It's capitalism's darkest hour for nearly a century, and it isn't over yet. In early October, the world held its breath as governments scrambled to rescue the banking system. Ostensibly, the scramble worked. At the time of this edition of PEI going to press, the $2.5 trillion bail-out has appeared to have the desired effect of beginning to restore confidence in the viability of financial institutions. But no one is suggesting that this historic crisis has run its course. With the real economy now bracing for a marked downturn, more pain is a certainty, and darkness will remain over many markets. How long it will take for light to return is impossible to predict. “Long”is an answer that most commentators are willing to make do with.
Specifically in the context of private equity, however, we at PEI would answer the question more positively: “Perhaps not as long as you might think.”We believe this is right because we are witnessing private equity living through the crisis in its own way. So far its experience of the turmoil has been quite different: whilst other pillars of the world's financial edifice have crumbled, private equity has been watching from the sidelines in relative comfort. No private equity firms have gone the way of the investment banks. Unlike hedge funds, they haven't watched their investors take flight in a panic. And the flow of bad news coming out of their investment portfolios has, thus far, been limited.
FULL IMPACT YET TO COME
In other words, the action in this spectacle up to now has been comparatively easy on private equity. But the industry is not isolated from the crisis, and most practitioners are resigned to the fact that the full impact of the private equity-specific problems resulting from it is yet to materialise. Before considering any reasons for optimism, these problems must be clearly understood.
In contemplating the challenges to come, the obvious point to start is the deleveraging of the global economy. The era of cheap credit is over, and for the private equity approach to financing and refinancing businesses, this constitutes a massive change. As a result of the crunch, leveraged buyout deal flow has slowed to a trickle already. And with the banks on their knees, leveraged lending won't pick up for a while. Don't expect the trickle to swell any time soon.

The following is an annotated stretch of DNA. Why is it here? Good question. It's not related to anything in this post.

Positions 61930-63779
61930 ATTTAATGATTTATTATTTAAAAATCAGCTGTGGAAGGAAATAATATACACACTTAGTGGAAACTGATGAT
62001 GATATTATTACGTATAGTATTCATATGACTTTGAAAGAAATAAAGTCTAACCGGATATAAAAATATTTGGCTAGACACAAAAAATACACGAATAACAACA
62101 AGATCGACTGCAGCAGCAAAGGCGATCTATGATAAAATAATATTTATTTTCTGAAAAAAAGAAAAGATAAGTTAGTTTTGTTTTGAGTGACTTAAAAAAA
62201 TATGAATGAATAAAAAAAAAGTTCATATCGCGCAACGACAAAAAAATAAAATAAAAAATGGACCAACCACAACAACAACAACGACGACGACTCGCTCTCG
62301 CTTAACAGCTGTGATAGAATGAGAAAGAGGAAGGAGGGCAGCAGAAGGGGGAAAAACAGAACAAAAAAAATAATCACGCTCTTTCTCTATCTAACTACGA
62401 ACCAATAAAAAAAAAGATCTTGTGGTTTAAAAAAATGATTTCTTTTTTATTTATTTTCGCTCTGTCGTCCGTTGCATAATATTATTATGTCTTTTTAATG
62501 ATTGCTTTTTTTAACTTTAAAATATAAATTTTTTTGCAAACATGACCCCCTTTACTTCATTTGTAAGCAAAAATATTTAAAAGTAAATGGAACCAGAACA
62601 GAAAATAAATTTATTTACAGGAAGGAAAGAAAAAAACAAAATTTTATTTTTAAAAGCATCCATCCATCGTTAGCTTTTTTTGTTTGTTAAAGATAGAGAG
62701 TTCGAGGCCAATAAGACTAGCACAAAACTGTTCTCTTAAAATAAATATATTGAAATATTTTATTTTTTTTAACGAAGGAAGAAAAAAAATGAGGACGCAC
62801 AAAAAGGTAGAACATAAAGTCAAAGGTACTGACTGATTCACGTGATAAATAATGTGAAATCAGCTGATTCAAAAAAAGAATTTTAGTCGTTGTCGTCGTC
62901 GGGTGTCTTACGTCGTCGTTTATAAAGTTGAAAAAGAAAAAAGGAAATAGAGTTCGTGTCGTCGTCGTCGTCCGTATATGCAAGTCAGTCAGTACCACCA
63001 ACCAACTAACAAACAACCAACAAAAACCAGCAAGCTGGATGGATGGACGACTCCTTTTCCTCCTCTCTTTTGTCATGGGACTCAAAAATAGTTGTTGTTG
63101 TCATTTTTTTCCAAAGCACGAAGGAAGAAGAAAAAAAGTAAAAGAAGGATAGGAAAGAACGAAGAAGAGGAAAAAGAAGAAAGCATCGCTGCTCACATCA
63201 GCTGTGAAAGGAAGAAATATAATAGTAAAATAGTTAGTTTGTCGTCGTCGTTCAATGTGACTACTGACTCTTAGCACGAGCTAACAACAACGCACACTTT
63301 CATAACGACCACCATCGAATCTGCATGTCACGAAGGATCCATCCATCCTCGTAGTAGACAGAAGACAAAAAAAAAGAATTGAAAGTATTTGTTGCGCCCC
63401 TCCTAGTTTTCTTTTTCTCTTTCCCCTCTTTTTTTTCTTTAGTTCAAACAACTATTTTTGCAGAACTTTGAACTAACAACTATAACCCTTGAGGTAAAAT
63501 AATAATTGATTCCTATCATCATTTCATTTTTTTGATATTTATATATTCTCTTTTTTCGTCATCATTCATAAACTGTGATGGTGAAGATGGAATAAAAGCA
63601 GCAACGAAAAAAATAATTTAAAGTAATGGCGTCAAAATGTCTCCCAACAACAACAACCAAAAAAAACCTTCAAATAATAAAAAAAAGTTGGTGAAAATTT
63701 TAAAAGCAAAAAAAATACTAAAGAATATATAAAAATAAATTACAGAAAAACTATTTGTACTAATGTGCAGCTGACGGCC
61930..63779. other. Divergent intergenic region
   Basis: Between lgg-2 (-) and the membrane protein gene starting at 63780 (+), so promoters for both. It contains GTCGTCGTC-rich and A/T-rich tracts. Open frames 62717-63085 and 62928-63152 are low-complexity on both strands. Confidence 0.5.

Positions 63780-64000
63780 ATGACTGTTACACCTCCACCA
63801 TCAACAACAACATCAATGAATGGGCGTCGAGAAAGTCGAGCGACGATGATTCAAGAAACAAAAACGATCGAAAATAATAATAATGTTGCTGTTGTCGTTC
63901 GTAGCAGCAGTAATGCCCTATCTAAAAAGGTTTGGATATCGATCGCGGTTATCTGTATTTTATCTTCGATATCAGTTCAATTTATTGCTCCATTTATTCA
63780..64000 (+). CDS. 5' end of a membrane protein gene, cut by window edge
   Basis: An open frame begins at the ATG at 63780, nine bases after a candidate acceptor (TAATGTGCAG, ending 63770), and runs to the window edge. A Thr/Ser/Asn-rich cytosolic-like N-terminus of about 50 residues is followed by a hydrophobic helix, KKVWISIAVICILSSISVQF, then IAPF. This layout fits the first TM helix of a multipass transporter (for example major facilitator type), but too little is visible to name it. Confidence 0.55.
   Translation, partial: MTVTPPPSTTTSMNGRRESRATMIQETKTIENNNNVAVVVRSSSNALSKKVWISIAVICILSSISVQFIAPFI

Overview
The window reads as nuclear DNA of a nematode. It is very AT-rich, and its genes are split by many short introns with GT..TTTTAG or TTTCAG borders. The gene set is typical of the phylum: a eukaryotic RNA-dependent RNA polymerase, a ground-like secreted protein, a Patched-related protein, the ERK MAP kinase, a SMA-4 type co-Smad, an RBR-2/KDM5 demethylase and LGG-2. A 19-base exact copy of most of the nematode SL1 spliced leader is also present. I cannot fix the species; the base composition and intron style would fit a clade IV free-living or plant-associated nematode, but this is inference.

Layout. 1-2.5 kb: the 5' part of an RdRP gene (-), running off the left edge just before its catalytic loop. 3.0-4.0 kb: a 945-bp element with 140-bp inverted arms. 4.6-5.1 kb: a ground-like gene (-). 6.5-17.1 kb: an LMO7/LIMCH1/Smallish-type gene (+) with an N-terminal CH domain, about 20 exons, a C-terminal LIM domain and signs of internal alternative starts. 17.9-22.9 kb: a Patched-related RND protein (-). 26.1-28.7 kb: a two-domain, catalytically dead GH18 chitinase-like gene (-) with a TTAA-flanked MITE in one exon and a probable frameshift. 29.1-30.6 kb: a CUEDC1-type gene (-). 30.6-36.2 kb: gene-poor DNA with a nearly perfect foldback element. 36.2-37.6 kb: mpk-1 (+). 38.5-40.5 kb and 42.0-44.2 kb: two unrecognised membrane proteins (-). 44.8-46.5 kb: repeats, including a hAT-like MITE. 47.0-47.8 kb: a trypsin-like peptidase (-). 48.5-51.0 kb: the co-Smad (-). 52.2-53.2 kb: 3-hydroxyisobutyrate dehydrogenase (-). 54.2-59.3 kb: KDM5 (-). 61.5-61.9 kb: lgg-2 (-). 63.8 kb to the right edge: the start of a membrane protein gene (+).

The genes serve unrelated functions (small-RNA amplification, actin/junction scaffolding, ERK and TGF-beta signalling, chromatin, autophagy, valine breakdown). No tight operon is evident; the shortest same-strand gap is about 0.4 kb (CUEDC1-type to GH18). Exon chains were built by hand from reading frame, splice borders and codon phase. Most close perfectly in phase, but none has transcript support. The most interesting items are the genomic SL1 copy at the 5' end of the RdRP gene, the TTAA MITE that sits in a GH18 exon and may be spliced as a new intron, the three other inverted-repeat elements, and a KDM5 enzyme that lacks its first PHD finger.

The deteriorating trading outlook for portfolio companies in the coming recession is another concern. As earnings weaken, the number of private equity-sponsored firms struggling and even failing will increase. The announcement of KKR's landmark purchase of RJR Nabisco almost exactly 20 years ago, which we commemorate in this issue in a special feature starting on p. 59, is testament to what can happen when the LBO cycle turns and deals fail to perform. RJR helped give the whole of private equity an unwarranted reputation for excess, and it didn't make any money for limited partners. It also ushered in a slump for private equity investment activity from which the industry took years to recover.
Developments in the LP universe are now also at the forefront of practitioners' minds. As the crisis has progressed, it has become apparent to participating institutions that the cash demands of their recent private equity allocations may be far greater than originally anticipated. Not only are some LPs worried that shrinking equity markets will leave them over-allocated to their favourite asset class, they also fear that the huge commitments made during 2006 and 2007 have put them on the hook for a long succession of capital calls that they can't service. Part of this anxiety is a fear of missing out on the attractive buying opportunities that post-crisis markets are certain to deliver. On p. 28, we discuss this issue in detail.
We believe the private equity success story is set to continue; today's crisis, deadly serious though it is, is not the end.